Who are COMFORT women ?
- Comfort women is a euphemism for the females serving as prostitutes to the Japanese military during World War II.
- approximately 200,000 women who were recruited as prostitutes by the Imperial Japanese Army during World War II.
- Many of the young women were forced into servitude and exploited as sex slaves throughout Asia, becoming victims of the largest case of human trafficking in the 20th century.
- In Asia, the comfort women issue remains taboo and controversial, while at the same time, it is almost unknown in the West.
- The plight of these women has been the subject of endless political and diplomatic dispute, with some even attempting to deny the reality of their ordeal.
So why is it in news ?
- In a landmark agreement, seventy years after the end of the Second World War, Japan and the Republic of Korea appear to have finally resolved the longstanding issue of the “comfort women” that has hitherto plagued relations between the two nations.
- Japan has issued a “most sincere” apology and will pay 8.3 million U.S. dollars to the surviving victims.
- In return, South Korea has promised to “finally and irreversibly” end the dispute and endeavor to secure the removal of a comfort women statue in front of Japan’s Embassy in Seoul.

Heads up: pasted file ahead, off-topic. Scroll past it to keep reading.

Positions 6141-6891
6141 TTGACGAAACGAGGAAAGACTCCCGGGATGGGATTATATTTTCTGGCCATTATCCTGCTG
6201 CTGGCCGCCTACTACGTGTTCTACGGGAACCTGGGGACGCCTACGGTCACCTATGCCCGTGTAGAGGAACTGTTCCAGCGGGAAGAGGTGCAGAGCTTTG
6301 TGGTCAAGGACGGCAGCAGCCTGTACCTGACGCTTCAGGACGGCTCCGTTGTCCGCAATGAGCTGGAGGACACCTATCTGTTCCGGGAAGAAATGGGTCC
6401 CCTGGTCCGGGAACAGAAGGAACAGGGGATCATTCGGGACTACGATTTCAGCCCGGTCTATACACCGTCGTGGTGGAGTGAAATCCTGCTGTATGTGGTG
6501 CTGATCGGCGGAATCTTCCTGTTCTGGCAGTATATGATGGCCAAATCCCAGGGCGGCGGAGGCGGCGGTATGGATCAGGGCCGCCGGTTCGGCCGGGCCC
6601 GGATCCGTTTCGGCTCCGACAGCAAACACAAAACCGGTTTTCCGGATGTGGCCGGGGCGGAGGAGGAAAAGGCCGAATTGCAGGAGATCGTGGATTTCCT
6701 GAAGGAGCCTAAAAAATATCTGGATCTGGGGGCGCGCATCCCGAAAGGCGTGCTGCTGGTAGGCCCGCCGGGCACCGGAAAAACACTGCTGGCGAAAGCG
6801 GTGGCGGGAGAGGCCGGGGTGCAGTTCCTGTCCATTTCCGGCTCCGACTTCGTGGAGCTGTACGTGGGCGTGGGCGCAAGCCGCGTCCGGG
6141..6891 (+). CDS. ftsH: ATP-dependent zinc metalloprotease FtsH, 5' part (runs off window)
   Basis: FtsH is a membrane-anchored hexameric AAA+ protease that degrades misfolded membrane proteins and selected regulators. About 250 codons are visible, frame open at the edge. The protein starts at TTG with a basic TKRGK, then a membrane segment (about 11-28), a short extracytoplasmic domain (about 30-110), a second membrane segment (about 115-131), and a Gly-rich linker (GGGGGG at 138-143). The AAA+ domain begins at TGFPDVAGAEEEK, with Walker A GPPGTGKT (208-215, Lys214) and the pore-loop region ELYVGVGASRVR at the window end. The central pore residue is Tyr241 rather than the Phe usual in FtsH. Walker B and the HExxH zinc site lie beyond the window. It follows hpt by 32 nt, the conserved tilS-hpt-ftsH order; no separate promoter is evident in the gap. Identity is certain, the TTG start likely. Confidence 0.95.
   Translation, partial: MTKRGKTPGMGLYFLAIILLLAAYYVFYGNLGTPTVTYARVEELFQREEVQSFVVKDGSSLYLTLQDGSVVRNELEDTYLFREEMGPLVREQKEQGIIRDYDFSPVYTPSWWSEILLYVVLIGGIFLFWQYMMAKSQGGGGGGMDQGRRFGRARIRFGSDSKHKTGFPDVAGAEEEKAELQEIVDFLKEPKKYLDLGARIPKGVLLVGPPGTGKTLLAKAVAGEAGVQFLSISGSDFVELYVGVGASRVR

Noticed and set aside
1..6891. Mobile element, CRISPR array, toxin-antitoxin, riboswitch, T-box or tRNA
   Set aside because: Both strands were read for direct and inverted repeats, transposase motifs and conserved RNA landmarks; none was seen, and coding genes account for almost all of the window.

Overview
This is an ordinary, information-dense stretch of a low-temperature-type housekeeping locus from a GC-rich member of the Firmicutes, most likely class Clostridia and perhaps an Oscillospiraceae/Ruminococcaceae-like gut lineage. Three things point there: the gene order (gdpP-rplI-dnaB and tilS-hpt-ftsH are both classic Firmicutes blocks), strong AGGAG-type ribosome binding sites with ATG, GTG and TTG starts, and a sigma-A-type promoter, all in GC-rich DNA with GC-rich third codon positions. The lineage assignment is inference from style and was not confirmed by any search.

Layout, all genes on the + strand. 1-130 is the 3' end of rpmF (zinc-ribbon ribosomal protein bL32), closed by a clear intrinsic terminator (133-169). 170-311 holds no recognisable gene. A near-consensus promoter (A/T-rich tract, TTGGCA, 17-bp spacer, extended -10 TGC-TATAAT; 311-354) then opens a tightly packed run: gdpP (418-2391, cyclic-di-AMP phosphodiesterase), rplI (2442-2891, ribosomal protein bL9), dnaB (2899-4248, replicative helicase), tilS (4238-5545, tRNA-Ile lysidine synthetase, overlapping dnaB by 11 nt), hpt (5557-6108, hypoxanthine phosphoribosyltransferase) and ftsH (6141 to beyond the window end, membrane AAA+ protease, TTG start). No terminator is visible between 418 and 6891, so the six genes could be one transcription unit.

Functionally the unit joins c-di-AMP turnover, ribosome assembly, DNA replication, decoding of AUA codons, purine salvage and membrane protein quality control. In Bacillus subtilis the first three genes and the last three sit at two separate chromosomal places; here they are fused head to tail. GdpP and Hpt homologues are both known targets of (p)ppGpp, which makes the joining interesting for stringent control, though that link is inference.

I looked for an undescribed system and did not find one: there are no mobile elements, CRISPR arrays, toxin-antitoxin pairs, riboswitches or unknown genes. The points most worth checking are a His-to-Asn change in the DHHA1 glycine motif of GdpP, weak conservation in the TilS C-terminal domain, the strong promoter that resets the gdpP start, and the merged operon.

- Both nations also agreed to mutually refrain from further public criticism in terms of the issue.
- A symbolic telephone call made by Prime Minister Shinzo Abe to President Park Geun-hye, in which he conveyed his apologies, cemented the agreement.
- The deal has been largely welcomed. Although there are opponents, notably in South Korea, including activists who support the comfort women and some comfort women themselves, who dislike the deal, the agreement met with wider acclaim in Japan.
- In the larger scheme of things, the agreement is a win for both countries, and a personal diplomatic triumph for both Abe and Park. The comfort women issue tainted relations so severely that summit talks between the two leaders have not taken place since 2012. Sharing so much, the countries simply needed to move on.
Moral of the Story !!
Laying some of the ghosts of the past to rest can help create a basis for such cooperation in a region where territorial disputes and nationalist tensions can threaten stability at any moment. Squarely confronting its colonial and military past is essential if Japan wants to build new relations with nations upon which its army inflicted such terrible damage before and during the second world war.